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Diego Enjamio

what about testing?

Hi, do yo usually test( minitest, rspec )? The book cover advanced topics but no talk about testing

  • Nick Haskins replied

    Hey Diego!

    I do not use TDD. The development process is too volatile and explorative. TDD is weird, it's backwards, and it inhibits ideas from taking shape because it's forcing you into a single way of thinking.

    I'm also a solo-dev so I have a very intimate connection with my codebase.

    Once a feature is built and if its role is important in business ops, then we'd wrap some tests around it. But for the most part, I avoid writing tests.

    Also, it seems I'm not alone with this approach:

  • W
    Michal Wojcieszek replied


    Follow up from indie hackers:)

    What I understand is that DHH do not like doing TDD especially early phase, not negating test at all:)

    I do not write TDD to often, but when app is growing and more users are onboard, its hard to develop new feature without making any error. And error on prod can cost you a lot:)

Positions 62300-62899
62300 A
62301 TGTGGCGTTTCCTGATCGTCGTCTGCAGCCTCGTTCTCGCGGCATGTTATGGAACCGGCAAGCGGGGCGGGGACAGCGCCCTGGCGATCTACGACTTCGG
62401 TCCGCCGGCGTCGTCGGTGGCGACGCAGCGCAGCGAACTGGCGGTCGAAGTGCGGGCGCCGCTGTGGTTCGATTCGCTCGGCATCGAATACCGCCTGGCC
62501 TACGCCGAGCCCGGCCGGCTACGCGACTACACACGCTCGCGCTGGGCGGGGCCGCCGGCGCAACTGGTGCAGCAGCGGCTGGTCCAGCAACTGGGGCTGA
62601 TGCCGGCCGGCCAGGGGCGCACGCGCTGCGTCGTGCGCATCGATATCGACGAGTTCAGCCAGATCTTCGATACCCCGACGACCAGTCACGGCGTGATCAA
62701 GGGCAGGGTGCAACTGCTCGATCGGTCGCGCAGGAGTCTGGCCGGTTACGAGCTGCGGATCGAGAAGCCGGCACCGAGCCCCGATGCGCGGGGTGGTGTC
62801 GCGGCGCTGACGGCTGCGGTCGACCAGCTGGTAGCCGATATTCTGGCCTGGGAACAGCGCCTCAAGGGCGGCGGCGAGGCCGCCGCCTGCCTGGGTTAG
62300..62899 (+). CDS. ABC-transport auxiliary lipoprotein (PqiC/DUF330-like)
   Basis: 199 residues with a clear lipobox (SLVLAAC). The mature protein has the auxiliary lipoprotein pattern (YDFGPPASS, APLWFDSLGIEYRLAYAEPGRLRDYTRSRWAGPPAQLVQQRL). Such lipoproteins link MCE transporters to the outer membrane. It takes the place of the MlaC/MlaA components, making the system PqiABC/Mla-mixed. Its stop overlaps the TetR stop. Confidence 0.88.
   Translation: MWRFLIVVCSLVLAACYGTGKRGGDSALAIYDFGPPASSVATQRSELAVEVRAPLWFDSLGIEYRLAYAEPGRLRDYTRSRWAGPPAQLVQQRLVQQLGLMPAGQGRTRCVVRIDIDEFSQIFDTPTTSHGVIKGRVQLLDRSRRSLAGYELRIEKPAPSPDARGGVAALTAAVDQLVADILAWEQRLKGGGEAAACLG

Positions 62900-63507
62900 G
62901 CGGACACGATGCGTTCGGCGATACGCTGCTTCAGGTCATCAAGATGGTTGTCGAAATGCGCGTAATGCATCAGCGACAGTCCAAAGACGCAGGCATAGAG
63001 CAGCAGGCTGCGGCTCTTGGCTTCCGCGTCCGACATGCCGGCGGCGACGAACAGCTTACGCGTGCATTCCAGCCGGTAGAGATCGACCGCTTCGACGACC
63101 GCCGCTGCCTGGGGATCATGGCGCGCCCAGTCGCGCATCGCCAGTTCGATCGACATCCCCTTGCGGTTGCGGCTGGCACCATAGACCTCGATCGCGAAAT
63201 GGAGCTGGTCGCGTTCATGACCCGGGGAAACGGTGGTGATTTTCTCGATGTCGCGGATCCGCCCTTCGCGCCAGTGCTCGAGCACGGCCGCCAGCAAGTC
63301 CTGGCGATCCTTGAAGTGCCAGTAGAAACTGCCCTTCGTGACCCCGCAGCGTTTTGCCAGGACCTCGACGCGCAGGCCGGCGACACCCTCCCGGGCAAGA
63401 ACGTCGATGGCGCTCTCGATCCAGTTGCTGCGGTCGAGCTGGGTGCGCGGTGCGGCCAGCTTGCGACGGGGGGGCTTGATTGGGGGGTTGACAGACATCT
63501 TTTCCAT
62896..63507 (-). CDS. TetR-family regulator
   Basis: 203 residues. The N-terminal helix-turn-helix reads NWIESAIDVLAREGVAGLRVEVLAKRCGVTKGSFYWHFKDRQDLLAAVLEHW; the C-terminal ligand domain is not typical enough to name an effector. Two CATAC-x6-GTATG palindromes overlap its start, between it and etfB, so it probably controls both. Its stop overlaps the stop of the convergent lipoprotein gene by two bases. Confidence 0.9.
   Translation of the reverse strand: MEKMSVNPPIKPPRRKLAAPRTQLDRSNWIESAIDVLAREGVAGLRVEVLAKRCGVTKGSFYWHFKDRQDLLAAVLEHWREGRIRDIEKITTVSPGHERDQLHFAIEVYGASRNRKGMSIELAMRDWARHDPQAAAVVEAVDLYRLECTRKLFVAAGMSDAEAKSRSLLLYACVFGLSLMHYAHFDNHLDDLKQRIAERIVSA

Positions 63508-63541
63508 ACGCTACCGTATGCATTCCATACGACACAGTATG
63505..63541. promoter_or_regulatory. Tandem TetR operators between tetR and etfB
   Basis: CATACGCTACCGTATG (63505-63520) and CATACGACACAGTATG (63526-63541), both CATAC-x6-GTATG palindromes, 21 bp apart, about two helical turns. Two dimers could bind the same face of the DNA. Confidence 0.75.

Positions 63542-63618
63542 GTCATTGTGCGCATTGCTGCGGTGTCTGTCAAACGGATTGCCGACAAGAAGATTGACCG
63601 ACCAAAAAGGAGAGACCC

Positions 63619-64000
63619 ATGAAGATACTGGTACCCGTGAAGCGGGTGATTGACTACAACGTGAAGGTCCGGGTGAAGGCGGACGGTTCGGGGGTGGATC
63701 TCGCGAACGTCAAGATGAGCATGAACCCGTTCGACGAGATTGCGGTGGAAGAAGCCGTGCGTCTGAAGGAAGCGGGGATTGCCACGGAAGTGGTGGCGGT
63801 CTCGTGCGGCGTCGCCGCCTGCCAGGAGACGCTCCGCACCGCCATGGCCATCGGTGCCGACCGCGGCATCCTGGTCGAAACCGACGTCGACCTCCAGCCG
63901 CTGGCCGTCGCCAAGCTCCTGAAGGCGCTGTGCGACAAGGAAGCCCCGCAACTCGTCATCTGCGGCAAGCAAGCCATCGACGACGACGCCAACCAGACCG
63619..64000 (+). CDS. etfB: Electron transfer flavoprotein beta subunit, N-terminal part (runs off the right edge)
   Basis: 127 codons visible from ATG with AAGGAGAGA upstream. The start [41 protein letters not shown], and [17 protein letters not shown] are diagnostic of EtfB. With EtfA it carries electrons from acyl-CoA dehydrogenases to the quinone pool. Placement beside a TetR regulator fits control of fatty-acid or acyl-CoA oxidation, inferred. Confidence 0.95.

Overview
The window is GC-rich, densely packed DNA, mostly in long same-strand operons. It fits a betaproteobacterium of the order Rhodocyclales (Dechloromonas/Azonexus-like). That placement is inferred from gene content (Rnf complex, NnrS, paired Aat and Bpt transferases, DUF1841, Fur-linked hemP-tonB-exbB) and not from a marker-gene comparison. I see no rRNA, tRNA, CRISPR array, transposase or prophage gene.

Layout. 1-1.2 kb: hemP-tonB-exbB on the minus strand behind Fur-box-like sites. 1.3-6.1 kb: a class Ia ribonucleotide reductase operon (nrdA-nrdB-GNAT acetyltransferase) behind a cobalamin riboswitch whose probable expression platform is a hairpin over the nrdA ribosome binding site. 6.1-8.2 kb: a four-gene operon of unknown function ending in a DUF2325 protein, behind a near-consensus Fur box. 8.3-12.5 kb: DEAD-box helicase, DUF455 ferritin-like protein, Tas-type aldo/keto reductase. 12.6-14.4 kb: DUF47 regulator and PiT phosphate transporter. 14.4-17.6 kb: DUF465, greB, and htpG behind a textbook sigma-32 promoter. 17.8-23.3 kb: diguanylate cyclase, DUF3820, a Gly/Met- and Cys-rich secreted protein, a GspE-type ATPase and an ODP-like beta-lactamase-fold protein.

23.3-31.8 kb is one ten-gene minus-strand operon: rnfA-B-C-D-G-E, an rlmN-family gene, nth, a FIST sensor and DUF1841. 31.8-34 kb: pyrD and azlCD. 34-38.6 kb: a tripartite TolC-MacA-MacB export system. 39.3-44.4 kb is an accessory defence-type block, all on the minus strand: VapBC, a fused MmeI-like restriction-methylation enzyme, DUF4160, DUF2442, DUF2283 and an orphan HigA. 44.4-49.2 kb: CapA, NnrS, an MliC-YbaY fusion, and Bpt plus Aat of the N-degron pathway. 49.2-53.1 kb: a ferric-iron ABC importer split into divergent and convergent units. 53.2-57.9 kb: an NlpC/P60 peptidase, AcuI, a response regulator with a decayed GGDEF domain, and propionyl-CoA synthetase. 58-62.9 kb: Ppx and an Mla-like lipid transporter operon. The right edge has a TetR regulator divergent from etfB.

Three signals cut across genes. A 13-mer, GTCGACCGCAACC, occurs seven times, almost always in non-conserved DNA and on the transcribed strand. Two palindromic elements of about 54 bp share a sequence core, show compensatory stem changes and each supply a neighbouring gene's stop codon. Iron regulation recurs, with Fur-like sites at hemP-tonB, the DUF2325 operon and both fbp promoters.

I'm also interested in another topic - production logging, for making debugging customer issues easier. Do you have some good approach to this? Do you use external system for log aggregations etc.

  • Nick Haskins replied

    Hey Michal!

    The techniques I use have been specifically developed for the sole-developer. In a team setting testing becomes very important because you have many different people augmenting the same codebase. This increases the chances of causing a regression with each new feature.

    But when you are the only dev and you have an intimate relationship with your codebase, you become very aware of what changes affect what areas. It's not to say that never shipped a regression, but it's very, very rare. And, in the times that a bug does get shipped, it's fixed within minutes.

    This workflow is exponentially more productive than being constrained by testing.

    Re: production logging, that's a great question!

    I use Papertrail app to maintain a history of logs. This way we can have something to look back when troubleshooting. Additionally, I use AppSignal for error monitoring. Exceptional service here! And they even show you N+1 queries so it's pretty valuable for Rails apps!